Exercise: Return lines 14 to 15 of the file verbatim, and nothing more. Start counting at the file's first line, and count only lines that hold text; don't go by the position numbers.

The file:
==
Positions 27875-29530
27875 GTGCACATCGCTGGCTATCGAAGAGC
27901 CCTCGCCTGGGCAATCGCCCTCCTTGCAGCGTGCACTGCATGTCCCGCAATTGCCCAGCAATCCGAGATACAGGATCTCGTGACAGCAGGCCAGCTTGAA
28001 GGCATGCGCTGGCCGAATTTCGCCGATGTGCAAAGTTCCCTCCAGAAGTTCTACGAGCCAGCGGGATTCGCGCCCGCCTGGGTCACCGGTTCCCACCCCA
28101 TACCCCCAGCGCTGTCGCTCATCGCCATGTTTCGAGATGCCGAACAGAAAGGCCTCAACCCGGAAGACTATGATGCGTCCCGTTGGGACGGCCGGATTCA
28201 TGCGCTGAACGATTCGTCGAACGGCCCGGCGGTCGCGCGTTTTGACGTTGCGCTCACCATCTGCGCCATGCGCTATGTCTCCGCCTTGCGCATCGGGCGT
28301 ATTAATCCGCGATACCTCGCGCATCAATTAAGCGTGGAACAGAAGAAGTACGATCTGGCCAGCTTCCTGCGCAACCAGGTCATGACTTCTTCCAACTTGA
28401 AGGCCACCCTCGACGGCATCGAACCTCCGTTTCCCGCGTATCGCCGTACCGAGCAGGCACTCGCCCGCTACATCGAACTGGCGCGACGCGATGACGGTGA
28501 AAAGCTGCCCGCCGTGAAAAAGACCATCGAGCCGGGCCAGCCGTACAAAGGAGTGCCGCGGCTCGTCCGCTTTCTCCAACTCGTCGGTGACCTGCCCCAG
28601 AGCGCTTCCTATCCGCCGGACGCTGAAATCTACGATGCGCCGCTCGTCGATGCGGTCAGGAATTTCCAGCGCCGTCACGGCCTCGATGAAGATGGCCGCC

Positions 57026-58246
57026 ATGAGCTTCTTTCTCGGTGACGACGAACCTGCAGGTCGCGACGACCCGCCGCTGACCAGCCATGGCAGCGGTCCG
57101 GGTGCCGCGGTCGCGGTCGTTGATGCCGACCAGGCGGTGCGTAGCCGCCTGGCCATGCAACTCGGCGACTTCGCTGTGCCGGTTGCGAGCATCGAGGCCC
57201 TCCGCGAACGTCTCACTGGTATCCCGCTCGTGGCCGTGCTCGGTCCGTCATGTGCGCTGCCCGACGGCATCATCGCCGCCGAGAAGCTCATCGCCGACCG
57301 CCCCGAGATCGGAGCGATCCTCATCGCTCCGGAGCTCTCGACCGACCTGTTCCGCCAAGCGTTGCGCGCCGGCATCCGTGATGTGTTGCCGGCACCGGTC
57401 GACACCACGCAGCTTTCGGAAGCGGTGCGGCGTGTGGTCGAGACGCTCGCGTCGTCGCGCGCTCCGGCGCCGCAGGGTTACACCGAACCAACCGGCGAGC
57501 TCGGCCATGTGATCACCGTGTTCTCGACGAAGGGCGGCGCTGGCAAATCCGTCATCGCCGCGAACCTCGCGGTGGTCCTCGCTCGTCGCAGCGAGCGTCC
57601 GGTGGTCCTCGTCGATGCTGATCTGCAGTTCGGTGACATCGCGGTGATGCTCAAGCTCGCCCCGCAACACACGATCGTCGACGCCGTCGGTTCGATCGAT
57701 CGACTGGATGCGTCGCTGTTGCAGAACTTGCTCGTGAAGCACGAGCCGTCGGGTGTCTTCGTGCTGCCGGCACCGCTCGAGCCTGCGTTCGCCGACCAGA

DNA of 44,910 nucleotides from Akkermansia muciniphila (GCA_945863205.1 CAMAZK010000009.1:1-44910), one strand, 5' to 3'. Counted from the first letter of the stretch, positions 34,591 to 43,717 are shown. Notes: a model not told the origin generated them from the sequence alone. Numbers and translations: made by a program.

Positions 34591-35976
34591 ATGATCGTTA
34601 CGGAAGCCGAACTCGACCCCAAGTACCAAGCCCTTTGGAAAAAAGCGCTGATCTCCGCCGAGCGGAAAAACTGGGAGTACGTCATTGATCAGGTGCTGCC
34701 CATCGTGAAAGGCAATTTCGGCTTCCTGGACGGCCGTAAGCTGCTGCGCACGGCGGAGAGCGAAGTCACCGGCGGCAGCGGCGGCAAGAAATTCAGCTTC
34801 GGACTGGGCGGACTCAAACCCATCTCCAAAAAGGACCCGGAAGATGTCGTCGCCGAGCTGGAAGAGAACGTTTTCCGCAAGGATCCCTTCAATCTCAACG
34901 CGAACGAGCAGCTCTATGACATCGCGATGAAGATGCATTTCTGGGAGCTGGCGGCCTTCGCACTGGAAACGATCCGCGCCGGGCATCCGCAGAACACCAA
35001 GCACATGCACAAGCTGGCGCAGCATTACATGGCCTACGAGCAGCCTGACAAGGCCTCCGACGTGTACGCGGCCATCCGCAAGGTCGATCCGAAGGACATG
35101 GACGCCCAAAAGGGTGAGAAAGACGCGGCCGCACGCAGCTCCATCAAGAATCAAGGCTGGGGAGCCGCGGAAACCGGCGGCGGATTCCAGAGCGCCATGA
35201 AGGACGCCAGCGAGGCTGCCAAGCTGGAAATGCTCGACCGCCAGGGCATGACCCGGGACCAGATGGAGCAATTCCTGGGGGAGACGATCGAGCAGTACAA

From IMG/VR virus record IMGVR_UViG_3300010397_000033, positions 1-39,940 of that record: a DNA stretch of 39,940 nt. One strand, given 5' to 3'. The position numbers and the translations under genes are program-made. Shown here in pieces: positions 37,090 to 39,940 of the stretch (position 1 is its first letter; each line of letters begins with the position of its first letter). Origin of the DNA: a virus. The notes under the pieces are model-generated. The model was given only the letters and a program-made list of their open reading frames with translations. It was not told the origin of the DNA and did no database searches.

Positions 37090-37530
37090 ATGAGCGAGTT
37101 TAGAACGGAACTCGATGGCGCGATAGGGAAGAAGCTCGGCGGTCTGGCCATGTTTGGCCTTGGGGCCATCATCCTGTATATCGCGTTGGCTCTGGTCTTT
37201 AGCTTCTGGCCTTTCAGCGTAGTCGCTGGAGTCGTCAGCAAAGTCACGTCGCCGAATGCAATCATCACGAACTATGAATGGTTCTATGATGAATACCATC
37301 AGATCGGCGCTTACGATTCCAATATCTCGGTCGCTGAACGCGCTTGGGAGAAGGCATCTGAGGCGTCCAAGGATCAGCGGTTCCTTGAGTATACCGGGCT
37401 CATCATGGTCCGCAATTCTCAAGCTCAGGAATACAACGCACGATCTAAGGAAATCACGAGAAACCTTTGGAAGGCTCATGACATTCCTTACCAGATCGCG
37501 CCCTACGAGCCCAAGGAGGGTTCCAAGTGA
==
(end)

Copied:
57201 TCCGCGAACGTCTCACTGGTATCCCGCTCGTGGCCGTGCTCGGTCCGTCATGTGCGCTGCCCGACGGCATCATCGCCGCCGAGAAGCTCATCGCCGACCG
57301 CCCCGAGATCGGAGCGATCCTCATCGCTCCGGAGCTCTCGACCGACCTGTTCCGCCAAGCGTTGCGCGCCGGCATCCGTGATGTGTTGCCGGCACCGGTC